So, in the minds of millions, did Jordan suddenly go from Disney hero to Marvel villain? What percentage of the collective public mind changed on the subject of Jordan’s too-good-to-be-true image? I honestly have no idea. But to those who form their opinions about athletes/celebrities/politicians based on commercial packaging, I say: That’s on you. Caveat emptor, baby. The same thing has happened dozens of times to sports celebrities. Huh? Tiger Woods isn’t a smiling innocent who lives only to tee it up? It’s just that the Jordan Fishbowl was first, and it was so much larger than anyone else’s.
Little did we—or even Jordan—know that at this point, late in 1991, another fateful event was taking place. Federal agents were seizing a $57,000 check from Jordan, written out to Bouler. Around the same time, $153,000 in cash was found stashed in Bouler’s bags at the Charlotte airport, and he eventually served a nine-year federal sentence for gun and laundering charges. When the check became public several months later, Jordan first lied about what it was for—a loan to Bouler, who planned to build a driving range, he said—and was later forced to admit it was intended to repay a golf/gambling debt accrued during that autumn outing at Hilton Head.
The specter of Bouler surfaces again in 1993, during another one of those crammed time capsules of Jordan’s life, this one covered in Episode 6. As a tired Bulls team goes in pursuit of a third straight championship—a stated Jordan goal that would enable him to achieve something Bird and Magic never did—Jordan finds himself:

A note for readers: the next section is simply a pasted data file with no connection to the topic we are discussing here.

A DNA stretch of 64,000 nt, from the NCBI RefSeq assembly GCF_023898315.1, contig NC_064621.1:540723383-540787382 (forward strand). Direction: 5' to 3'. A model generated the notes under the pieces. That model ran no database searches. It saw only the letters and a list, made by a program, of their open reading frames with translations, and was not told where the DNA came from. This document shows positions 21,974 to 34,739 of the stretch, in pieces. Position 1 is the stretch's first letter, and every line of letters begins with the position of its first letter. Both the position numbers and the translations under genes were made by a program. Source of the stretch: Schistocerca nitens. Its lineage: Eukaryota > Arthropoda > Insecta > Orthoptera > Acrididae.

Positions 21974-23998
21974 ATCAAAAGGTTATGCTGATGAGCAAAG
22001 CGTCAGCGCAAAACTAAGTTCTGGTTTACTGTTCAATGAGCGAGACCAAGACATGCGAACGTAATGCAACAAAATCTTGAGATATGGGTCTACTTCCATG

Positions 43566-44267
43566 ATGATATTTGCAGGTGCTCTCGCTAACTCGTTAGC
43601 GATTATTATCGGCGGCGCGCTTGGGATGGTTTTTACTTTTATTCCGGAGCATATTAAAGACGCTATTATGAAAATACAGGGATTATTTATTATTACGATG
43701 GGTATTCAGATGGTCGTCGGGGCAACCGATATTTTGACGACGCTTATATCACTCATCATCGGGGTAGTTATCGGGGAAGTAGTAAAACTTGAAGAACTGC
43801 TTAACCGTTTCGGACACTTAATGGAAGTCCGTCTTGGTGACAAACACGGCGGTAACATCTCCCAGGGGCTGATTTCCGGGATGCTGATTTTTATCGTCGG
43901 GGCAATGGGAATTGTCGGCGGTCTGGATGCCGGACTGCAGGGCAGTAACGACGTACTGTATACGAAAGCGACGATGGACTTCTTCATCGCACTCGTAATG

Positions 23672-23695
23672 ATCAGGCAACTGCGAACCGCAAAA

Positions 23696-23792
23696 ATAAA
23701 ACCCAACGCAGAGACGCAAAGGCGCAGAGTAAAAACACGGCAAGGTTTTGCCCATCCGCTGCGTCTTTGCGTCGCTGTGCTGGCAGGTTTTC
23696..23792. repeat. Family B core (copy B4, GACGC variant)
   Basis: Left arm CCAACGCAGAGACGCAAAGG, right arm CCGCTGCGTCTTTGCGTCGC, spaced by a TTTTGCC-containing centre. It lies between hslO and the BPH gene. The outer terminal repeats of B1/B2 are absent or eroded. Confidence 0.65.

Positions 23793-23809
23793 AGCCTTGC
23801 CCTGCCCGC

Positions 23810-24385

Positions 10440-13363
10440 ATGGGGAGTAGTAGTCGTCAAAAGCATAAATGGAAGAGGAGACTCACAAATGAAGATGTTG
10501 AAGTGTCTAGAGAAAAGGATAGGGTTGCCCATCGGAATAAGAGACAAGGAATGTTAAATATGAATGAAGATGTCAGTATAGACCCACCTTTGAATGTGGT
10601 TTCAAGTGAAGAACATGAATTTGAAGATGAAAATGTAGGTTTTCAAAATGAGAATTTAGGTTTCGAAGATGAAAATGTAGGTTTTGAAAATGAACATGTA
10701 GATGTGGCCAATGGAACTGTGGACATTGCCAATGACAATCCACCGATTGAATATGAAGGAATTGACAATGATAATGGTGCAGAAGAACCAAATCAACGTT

- Down 2–0 to the bullish Knicks, clones of the Bad Boys Pistons, after two losses at Madison Square Garden, his favorite arena.
- Being called a terrible teammate in the press for visiting an Atlantic City casino before the 96–91 Game 2 loss to New York. This is made all the starker by the stentorian tones of the late Dick Schaap’s voice-over: “Was he worn down by the Knicks defense in a grueling physical game? Or was he worn down by a visit to this Atlantic City hotel [the edifice of the Bally’s Grand is shown] on the eve of the game?” Mike Francesa, then in his Mike and the Mad Dog salad days at New York’s powerful WFAN, piles on with this: “What it shows me is a lack of commitment to ... the goal right now, and that is to win a third championship.”
- Once again questioned—Is he a degenerate gambler?—after Esquinas claims in Michael & Me: Our Gambling Addiction that Jordan still owes him $100,000 to settle a debt that had ballooned to more than $1 million. The name of Bouler, by now in the federal pen, resurfaces.
Mind you: This is all in the span of two weeks, roughly. Who lives a life like this? It was exhausting just covering it, and this was before a Phoenix-Chicago-back-to-Phoenix finals that, though immortal, seemed to go on forever, the capoff to a season so enervating that Bulls guard John Paxson felt “more relief than joy” when it was over. There is not space to close all the Bouler-Esquinas plotlines, but if you’re interested, try this piece.